Researchers at the University of North Carolina have found a way to deliver long-lasting pain relief through a new therapeutic approach to acupuncture. The promising treatment, which they call PAPupuncture, gave several days of pain relief in animal studies.
Several years ago UNC scientists documented how injecting prostatic acid phosphatase (PAP) into the spine eased chronic pain in rodents. The only problem was PAP’s delivery.
“Spinal injections are invasive and must be performed in a clinical setting, and hence are typically reserved for patients with excruciating pain,” said principal investigator Mark J. Zylka, PhD, associate professor at the UNC Neuroscience Center. Zylka began looking at acupuncture as another delivery method for PAP.
“When an acupuncture needle is inserted into an acupuncture point and stimulated, nucleotides are released. These nucleotides are then converted into adenosine,” explained Zylka, who says adenosine gives pain relief, but for most acupuncture patients that relief only lasts for a few hours.
“We knew that PAP makes adenosine and lasts for days following spinal injection, so we wondered what would happen if we injected PAP into an acupuncture point,” Zylka said. “Can we mimic the pain relief that occurs with acupuncture, but have it last longer?”
To find out, Zylka and his colleagues injected PAP into the soft tissue area behind the knee. They discovered that pain relief from PAPupuncture lasted 100 times longer than a traditional acupuncture treatment, and was effective at reducing inflammatory pain and neuropathic pain. By avoiding the spine, researchers could also increase the dose of PAP.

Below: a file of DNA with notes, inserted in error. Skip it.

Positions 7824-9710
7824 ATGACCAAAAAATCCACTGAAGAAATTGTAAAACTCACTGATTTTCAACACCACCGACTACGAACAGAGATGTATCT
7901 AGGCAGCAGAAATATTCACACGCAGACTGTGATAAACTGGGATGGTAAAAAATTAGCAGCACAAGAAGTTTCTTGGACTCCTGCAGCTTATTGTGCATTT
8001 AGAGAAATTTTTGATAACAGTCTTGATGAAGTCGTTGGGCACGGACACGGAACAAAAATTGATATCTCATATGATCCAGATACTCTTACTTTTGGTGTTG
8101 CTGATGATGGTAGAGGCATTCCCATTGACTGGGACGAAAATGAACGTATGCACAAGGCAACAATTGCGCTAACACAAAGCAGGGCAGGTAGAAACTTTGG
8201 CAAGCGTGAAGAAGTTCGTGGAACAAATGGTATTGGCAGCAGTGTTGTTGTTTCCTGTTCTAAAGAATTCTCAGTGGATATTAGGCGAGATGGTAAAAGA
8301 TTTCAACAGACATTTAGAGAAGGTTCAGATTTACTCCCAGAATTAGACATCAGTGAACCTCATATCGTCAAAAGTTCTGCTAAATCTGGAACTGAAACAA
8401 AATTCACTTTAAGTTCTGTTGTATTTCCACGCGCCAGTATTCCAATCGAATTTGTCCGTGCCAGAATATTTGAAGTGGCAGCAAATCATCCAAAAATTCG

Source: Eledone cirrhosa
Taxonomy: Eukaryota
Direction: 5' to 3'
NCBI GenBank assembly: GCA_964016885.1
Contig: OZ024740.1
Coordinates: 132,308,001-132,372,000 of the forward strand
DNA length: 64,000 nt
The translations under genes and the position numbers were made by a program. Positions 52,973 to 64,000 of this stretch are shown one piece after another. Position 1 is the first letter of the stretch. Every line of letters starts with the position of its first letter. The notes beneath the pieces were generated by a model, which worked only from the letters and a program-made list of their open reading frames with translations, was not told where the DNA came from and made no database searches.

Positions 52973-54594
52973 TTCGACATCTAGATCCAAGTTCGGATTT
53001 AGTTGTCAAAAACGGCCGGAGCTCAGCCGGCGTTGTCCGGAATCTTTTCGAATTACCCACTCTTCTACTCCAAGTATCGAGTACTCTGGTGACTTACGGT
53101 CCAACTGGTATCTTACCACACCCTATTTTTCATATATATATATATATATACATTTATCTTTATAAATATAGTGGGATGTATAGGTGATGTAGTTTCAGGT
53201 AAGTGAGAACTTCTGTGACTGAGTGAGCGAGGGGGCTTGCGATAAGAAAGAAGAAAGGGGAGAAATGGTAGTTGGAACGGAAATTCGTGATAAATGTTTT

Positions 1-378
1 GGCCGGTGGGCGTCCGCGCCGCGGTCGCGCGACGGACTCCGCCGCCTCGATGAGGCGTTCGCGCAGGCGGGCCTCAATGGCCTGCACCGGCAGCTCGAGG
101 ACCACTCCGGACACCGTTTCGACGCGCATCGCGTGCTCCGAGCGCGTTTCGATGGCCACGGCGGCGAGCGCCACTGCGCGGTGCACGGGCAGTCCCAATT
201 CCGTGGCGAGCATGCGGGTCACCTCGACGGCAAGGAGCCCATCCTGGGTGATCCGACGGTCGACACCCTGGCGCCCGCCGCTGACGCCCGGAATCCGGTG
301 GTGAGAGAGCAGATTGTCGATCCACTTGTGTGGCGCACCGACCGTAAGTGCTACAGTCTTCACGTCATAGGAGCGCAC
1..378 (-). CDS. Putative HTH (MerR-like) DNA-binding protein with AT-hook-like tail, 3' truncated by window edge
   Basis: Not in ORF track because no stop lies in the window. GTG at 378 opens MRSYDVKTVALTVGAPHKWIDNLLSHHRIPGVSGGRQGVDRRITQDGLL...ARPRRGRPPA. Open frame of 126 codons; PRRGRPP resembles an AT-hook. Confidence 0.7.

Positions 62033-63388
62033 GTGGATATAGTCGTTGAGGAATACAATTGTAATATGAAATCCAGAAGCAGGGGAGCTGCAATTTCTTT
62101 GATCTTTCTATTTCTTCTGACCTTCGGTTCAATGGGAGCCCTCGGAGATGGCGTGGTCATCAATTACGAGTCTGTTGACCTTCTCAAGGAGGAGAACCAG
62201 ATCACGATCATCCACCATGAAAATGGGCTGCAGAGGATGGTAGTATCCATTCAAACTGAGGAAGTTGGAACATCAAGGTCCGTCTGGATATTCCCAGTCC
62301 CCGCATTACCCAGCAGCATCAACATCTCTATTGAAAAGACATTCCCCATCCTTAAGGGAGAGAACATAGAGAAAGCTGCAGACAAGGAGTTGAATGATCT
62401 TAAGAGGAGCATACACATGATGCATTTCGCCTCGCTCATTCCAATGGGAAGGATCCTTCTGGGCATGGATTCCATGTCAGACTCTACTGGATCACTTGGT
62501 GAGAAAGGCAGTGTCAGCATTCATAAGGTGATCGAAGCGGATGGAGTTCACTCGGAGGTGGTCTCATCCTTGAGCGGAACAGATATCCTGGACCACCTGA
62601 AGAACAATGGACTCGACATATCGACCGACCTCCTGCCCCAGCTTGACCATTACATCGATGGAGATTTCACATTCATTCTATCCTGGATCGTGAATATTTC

“Pinning down the mechanisms behind acupuncture, at least in animal models, was critical,” said Zylka. “Once you know what chemicals are involved, you can exploit the mechanism, as we did in our study.”
The next step in PAP studies will be refining the protein for use in human trials. UNC has licensed the use of PAP for pain treatment to Aerial BioPharma, a biopharmaceutical company based in North Carolina.
Zylka says PAP could be used in any area where local anesthetics are used to treat pain. And it has the potential to last longer than a single injection.
“When it comes to pain management, there is a clear need for new approaches that last for longer periods of time,” said Julie Hurt, PhD, a postdoctoral fellow in Zylka’s lab.
The UNC study was published in the journal Molecular Pain. The research was funded by the National Institutes of Health.
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